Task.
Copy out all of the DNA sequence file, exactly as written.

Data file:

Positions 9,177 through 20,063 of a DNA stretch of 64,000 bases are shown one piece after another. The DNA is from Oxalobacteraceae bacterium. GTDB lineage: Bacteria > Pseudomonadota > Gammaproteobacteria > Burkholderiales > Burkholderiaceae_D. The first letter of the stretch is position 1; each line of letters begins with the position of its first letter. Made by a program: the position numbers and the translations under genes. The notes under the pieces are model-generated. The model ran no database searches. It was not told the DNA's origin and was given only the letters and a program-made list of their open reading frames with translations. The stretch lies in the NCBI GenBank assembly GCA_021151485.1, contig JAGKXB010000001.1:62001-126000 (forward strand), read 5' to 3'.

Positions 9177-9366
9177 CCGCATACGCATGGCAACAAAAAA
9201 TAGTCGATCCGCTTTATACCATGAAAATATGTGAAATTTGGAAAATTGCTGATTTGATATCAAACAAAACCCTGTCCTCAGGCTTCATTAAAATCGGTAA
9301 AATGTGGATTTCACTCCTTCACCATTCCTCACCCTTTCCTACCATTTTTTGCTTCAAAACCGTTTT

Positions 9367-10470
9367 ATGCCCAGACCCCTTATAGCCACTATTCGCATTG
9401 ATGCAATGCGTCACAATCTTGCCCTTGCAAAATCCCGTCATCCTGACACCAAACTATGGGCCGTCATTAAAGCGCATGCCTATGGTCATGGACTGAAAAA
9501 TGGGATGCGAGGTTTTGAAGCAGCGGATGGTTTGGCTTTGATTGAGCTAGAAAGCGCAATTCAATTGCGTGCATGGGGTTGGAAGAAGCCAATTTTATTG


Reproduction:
Positions 9,177 through 20,063 of a DNA stretch of 64,000 bases are shown one piece after another. The DNA is from Oxalobacteraceae bacterium. GTDB lineage: Bacteria > Pseudomonadota > Gammaproteobacteria > Burkholderiales > Burkholderiaceae_D. The first letter of the stretch is position 1; each line of letters begins with the position of its first letter. Made by a program: the position numbers and the translations under genes. The notes under the pieces are model-generated. The model ran no database searches. It was not told the DNA's origin and was given only the letters and a program-made list of their open reading frames with translations. The stretch lies in the NCBI GenBank assembly GCA_021151485.1, contig JAGKXB010000001.1:62001-126000 (forward strand), read 5' to 3'.

Positions 9177-9366
9177 CCGCATACGCATGGCAACAAAAAA
9201 TAGTCGATCCGCTTTATACCATGAAAATATGTGAAATTTGGAAAATTGCTGATTTGATATCAAACAAAACCCTGTCCTCAGGCTTCATTAAAATCGGTAA
9301 AATGTGGATTTCACTCCTTCACCATTCCTCACCCTTTCCTACCATTTTTTGCTTCAAAACCGTTTT

Positions 9367-10470
9367 ATGCCCAGACCCCTTATAGCCACTATTCGCATTG
9401 ATGCAATGCGTCACAATCTTGCCCTTGCAAAATCCCGTCATCCTGACACCAAACTATGGGCCGTCATTAAAGCGCATGCCTATGGTCATGGACTGAAAAA
9501 TGGGATGCGAGGTTTTGAAGCAGCGGATGGTTTGGCTTTGATTGAGCTAGAAAGCGCAATTCAATTGCGTGCATGGGGTTGGAAGAAGCCAATTTTATTG